Surrealism Is Not an Alternative to Scientific Realism
|dc.identifier.citation||LOGOS & EPISTEME, v.10, no.4, pp.379 - 393||ko|
|dc.description.abstract||Surrealism holds that observables behave as if T were true, whereas scientific realism holds that T is true. Surrealism and scientific realism give different explanations of why T is empirically adequate. According to surrealism, T is empirically adequate because observables behave as if it were true. According to scientific realism, T is empirically adequate because it is true. I argue that the surrealist explanation merely clarifies the concept of empirical adequacy, whereas the realist explanation makes an inductive inference about T. Therefore, the surrealist explanation is a conceptual one, whereas the realist explanation is an empirical one, and the former is not an alternative to the latter.||ko|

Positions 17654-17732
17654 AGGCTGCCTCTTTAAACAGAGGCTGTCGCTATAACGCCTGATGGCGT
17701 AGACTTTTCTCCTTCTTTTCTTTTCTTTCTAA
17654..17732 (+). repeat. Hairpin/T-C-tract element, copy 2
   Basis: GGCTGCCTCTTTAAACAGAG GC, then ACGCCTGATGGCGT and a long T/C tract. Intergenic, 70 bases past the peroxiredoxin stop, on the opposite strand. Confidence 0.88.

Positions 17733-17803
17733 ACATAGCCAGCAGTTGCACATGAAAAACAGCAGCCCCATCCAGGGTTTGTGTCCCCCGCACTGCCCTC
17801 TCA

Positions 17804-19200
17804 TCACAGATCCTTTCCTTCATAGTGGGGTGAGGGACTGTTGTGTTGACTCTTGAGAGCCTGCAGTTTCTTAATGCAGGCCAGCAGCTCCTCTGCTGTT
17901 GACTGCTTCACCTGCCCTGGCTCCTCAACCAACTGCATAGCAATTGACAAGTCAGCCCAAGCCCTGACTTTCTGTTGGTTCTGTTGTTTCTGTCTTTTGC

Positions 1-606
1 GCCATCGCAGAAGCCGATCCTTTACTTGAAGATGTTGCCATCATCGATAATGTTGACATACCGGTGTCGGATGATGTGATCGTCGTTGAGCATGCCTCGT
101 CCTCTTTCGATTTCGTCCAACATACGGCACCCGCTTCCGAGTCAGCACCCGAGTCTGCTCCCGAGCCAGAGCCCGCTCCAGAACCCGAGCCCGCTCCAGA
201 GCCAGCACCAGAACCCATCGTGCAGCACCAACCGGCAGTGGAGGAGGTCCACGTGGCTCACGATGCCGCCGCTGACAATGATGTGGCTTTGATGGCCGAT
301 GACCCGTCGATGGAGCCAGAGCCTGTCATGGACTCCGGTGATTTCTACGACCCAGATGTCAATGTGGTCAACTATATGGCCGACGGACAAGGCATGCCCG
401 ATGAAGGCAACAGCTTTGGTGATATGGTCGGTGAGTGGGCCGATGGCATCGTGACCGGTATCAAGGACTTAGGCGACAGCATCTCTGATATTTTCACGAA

|dc.publisher||Institute for Economic and Social Research of the Romanian Academy||ko|
|dc.title||Surrealism Is Not an Alternative to Scientific Realism||ko|
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